I tell you what, that little injector gizmo containing a buck’s worth of medicine had better be able to survive a freaking zombie apocalypse.

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Gratification still delayed

Around the first of the year, the deal was offered: you can have the Playboy Mansion for a mere $200 million, provided you put up with the presence of Hugh Hefner for the remainder of his pajama-clad days.

This being August already, you might have guessed that the price had sagged a bit, and you would be correct:

The deal is done, and the Playboy Mansion has a new owner. Daren Metropoulos, who lives next door, said Tuesday that escrow has closed on his $100 million purchase of Hugh Hefner’s man cave.

The 33-year-old principal in the investment firm Metropoulos & Co. won’t necessarily be moving in any time soon. Under the terms of the deal, Playboy’s 90-year-old founder may stay there for the rest of his life.

After Hefner leaves, Metropoulos plans to connect the 5-acre Playboy estate to his 2-acre digs next door.

Which makes sense, since apparently it was all one big estate to begin with. And one probably shouldn’t bet againt Metropoulos, who wheels and deals with the best: he bought Pabst Brewing in 2010 for $250 million and sold it four years later for around $700 million, and he is one of the principals in Hostess Brands, the Twinkie folks, who just did an IPO last month.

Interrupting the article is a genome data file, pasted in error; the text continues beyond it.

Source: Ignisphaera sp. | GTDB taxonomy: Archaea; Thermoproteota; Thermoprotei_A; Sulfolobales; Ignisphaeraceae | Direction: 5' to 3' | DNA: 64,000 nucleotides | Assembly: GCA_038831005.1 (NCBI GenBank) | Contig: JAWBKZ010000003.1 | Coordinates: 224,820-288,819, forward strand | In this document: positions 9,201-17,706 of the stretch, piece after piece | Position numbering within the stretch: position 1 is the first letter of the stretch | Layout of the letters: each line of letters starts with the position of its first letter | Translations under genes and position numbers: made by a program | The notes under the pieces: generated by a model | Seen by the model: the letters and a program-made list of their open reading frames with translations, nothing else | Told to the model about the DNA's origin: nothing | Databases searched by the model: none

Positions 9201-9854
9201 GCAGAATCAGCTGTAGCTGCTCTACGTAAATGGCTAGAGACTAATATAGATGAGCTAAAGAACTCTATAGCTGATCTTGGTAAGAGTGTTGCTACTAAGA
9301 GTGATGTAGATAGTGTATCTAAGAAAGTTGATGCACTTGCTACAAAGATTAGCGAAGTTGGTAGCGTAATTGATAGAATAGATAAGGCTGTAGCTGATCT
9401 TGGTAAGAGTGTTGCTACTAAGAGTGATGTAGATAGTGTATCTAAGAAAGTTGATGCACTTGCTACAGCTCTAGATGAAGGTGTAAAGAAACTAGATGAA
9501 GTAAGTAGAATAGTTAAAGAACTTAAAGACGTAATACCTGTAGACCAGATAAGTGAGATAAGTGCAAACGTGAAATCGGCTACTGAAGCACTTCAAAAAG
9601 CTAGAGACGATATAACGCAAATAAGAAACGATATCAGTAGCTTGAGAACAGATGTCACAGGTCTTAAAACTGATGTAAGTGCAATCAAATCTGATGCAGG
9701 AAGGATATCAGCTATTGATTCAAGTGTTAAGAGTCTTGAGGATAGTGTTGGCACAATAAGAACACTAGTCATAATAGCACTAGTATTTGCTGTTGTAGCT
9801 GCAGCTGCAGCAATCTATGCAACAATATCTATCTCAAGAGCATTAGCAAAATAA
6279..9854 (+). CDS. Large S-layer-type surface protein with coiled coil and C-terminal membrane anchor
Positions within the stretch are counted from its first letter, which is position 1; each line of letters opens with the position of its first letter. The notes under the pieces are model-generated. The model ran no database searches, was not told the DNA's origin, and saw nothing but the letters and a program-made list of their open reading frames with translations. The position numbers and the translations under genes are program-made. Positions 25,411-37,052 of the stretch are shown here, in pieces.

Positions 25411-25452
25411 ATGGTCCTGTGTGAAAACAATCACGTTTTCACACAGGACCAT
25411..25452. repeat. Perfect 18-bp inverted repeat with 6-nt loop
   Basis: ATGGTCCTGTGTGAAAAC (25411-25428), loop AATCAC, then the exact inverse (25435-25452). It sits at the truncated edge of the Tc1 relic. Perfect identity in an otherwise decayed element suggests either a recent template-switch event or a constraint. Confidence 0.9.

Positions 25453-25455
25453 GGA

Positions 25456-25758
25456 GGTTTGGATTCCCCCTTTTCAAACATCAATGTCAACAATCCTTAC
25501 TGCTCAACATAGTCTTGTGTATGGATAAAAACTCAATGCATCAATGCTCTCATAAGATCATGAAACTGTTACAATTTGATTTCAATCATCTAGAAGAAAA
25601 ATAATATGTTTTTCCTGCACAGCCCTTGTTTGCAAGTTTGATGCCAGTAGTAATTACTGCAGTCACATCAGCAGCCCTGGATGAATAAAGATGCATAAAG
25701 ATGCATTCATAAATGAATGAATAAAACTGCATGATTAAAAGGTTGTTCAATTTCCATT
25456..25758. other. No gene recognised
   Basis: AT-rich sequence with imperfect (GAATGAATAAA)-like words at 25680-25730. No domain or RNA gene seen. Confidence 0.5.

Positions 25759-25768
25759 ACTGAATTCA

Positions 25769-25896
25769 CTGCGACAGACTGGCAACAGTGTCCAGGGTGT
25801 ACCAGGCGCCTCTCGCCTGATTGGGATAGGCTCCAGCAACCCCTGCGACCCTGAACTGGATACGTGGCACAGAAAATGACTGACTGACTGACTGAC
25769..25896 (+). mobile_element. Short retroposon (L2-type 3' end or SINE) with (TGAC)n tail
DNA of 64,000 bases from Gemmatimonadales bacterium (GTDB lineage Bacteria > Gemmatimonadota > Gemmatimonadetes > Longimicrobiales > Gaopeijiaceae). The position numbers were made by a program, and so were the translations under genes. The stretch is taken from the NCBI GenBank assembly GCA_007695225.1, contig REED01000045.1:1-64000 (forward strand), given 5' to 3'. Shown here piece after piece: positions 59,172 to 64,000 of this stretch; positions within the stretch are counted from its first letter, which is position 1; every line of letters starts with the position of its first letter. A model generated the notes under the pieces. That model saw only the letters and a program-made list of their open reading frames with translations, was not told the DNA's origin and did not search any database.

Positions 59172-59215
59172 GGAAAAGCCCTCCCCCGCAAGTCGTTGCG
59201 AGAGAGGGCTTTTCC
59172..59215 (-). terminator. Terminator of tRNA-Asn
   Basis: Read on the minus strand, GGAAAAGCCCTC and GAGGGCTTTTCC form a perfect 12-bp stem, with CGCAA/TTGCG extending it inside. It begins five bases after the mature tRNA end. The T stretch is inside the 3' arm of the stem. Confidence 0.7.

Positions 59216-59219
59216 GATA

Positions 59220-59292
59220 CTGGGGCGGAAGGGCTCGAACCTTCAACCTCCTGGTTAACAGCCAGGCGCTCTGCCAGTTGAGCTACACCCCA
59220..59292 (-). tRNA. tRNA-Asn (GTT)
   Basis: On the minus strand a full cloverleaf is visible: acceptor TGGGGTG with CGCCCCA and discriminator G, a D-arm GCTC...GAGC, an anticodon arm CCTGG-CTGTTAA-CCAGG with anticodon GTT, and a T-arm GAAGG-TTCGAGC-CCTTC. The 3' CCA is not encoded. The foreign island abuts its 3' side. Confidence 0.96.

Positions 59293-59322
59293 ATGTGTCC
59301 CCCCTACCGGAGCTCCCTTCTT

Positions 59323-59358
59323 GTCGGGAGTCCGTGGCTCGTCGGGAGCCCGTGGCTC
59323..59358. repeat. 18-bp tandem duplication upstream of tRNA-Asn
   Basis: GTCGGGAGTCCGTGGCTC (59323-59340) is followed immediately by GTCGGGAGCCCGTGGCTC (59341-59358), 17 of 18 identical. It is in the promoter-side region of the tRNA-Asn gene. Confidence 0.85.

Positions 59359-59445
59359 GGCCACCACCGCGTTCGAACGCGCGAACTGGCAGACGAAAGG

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Thereby causing a brouhaha

This is perplexing:

I suspect that this is a regional phenomenon, and that this product can be purchased elsewhere as “Healthy Hoo-Ha.”

Wait, twat?

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A long way from Neptune, New Jersey

Also from Jupiter, Florida:

Actually, it’s not technically a town:

Uranus Missouri, often called simply “Uranus,” is a tourist attraction located in the rural area of Pulaski County, Missouri along Route 66. It is a shopping mall consisting of a Fudge Factory and General Store, a sports bar, a nightclub, a tattoo shop, a festival food truck lot, and an outdoor store with a gun range and pro-shop. All the business owned by a single individual, Louie Keen, who proclaims himself the “Mayor of Uranus”. While Uranus Missouri is marketed as a city or town, the commercial development is unincorporated and even proclaims on the entrance sign, “It’s Not a Town, It’s a Destination.”

If you’re looking, it’s near St. Robert, Missouri.

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Otherwise known as “school supplies”

Rob O’Hara saves fifteen thousand dollars, maybe: